It looks like a slick military recruiting video – exciting background music pulsing in the background, soldiers in training wearing camouflage and face masks crawling through the mud as a commander urges them on, wielding rifles as they ambush an enemy in the wilderness, and, at the end, an Israeli flag waving patriotically in the background with the message to “Enlist Now” printed across the screen.
Submitted by antimili-youth on Sat, 27/08/2016 - 12:22
War Resisters' International is organising the third International Week of Action Against the Militarisation of Youth this year. The week is going to take place between November 14-20 with the participation of groups and individuals from different countries. See our call out here.
Alongside events and actions, this year we are also planning to share examples of youth militarisation, and resistance to it, from different countries via a series of articles. The articles will be published on our website www.antimili-youth.net. If you'd like to write to us about your country and/or community please contact us via firstname.lastname@example.org.
What’s the difference between education and obedience? If you see very little, you probably have no problem with the militarization of the American school system — or rather, the militarization of the impoverished schools . . . the ones that can’t afford new textbooks or functional plumbing, much less art supplies or band equipment.
The Pentagon has been eyeing these schools — broken and gang-ridden — for a decade now, and seeing its future there. It comes in like a cammy-clad Santa, bringing money and discipline. In return it gets young minds to shape, to (I fear) possess: to turn into the next generation of soldiers, available for the coming wars.
Last year, British children's radio station Fun Kids Radio broadcast a series called 'Life in the Armed Forces', which is little more than military propaganda. This is the first video in the series. They have 350,000 listeners in the UK.
Submitted by antimili-youth on Wed, 20/01/2016 - 20:13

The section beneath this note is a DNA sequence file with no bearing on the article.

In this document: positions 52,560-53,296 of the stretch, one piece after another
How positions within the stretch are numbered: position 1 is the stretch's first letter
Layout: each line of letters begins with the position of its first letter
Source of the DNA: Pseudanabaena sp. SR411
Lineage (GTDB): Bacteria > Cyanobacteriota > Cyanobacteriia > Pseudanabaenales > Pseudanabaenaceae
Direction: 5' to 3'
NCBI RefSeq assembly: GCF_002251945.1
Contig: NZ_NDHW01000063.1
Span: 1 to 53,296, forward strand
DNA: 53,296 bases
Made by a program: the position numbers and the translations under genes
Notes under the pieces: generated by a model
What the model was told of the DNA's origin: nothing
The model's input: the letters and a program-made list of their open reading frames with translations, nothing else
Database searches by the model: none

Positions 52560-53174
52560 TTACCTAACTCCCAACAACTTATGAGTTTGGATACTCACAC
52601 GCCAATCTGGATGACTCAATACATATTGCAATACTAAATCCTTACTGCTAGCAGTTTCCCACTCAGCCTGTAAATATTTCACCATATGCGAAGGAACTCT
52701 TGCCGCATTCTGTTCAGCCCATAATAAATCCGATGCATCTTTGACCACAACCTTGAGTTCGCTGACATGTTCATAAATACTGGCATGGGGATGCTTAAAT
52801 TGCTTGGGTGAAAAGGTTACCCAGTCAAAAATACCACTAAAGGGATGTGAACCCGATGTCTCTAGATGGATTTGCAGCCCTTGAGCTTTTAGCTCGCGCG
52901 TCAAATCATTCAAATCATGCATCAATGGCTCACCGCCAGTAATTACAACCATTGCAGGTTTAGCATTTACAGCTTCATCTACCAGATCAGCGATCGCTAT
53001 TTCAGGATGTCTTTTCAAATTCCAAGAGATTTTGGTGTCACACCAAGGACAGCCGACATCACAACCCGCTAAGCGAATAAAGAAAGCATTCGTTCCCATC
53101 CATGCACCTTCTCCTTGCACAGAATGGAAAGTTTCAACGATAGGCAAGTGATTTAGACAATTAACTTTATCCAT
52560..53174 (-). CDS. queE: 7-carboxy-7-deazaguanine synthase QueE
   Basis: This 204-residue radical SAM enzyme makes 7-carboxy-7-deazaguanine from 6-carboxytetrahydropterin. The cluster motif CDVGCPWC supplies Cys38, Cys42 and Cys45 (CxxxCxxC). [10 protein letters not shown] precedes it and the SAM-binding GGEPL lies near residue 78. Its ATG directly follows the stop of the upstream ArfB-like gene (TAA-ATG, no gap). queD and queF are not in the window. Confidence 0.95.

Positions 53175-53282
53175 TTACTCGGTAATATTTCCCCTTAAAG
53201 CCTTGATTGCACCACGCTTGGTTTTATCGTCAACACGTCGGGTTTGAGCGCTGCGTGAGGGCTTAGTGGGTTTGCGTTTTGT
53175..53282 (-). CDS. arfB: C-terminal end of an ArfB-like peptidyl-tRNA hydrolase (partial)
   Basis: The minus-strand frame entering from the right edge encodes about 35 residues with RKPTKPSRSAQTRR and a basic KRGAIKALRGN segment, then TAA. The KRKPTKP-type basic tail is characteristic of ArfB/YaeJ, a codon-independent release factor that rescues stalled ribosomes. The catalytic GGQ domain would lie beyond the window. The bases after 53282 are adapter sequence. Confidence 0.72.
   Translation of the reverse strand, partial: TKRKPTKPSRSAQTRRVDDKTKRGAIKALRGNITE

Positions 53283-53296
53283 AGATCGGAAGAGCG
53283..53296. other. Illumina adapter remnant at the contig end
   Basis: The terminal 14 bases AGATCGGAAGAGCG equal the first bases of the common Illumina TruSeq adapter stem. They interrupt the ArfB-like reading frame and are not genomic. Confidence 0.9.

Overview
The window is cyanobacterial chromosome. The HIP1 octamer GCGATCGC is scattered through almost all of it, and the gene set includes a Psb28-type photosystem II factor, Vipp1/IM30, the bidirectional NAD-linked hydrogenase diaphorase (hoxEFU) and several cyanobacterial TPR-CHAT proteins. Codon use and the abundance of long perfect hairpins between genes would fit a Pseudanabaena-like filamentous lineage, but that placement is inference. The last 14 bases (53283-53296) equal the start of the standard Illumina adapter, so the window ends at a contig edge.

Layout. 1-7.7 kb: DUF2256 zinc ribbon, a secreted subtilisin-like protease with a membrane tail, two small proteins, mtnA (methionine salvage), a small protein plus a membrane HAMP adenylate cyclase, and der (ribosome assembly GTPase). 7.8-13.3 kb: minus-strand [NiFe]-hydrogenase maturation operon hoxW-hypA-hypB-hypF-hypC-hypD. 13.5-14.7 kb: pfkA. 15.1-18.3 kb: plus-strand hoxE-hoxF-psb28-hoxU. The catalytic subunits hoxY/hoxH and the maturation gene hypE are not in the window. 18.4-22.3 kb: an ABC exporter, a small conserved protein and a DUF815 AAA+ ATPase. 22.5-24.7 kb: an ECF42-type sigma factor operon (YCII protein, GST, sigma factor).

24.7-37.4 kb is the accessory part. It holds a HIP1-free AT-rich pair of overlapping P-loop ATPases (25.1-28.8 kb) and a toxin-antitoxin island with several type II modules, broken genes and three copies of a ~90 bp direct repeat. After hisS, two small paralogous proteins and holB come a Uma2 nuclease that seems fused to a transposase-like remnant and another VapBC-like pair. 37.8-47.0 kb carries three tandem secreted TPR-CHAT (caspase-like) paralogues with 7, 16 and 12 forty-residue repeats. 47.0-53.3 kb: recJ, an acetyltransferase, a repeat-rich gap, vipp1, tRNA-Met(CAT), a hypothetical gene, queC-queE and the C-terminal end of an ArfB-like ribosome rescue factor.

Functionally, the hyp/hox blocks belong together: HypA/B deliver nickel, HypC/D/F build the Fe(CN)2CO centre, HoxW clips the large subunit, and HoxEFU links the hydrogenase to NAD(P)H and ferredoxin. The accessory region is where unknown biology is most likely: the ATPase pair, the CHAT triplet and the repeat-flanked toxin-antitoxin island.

January 9 is celebrated as Children's Day in Thailand. Here is a video showing Thai Army's agenda for the day: Children playing with machine guns and other weaponry belonging to the military. According to Ruptly TV the event was held to mark Children's Day at an army base in Sanam Pao, Bangkok.
Thailand has been governed by a military junta since the coup d'état in May 2014.
Submitted by antimili-youth on Fri, 30/10/2015 - 07:08
Here is a short report by Peter Oliver from RT News about the recruitment operations of the German Armed Forces, Bundeswehr, and activists resisting against this increasing flow of war propaganda in Germany.
Military Classrooms? Strategy wargames played out in German schools
Submitted by antimili-youth on Thu, 17/09/2015 - 17:21
Would you like to take action against the militarisation of youth? You can join War Resisters' International's week of action from 14 to 20 November (as an individual or as a group).
War Resisters' International is organising the 2nd International Week of Action Against the Militarisation of Youth this year from 14 to 20 November. The week is a concerted effort of antimilitarist action across the world to raise awareness of, and challenge, the ways young people are militarised, and to give voice to alternatives.
Last year, Henry F. Moss Middle School in Bowling Green, Ohio, offered students a brand new course. And, as a headline in the local newspaper proclaimed, this was “not your traditional class.” For starters, the teacher—an army sergeant—had told the Bowling Green Daily News that one of his goals was to expose these seventh- and eighth-graders to “military values” that they could use as “building blocks” in life. To that end, students in the class earn military style ranks, engage in army-style “PT” (physical training) and each Wednesday, wear camouflage pants and boots.
This is the Moss Middle School Leadership Corps, part of the growing trend of military-style education for pre-adolescents.
Lawrence Wittner - In 1915, a mother's protest against funneling children into war provided the theme of a new American song, "I Didn't Raise My Boy to Be a Soldier." Although the ballad attained great popularity, not everyone liked it. Theodore Roosevelt, a leading militarist of the era, retorted that the proper place for such women was "in a harem―and not in the United States."
If Roosevelt were still around today, a century later, he would be happy to learn that preparing children for war continues unabated.
Through articles, images, survey data and interviews, Sowing Seeds: The Militarisation of Youth and How to Counter It documents the seeds of war that are planted in the minds of young people in many different countries. However, it also explores the seeds of resistance to this militarisation that are being sown resiliently and creatively by numerous people. READ MORE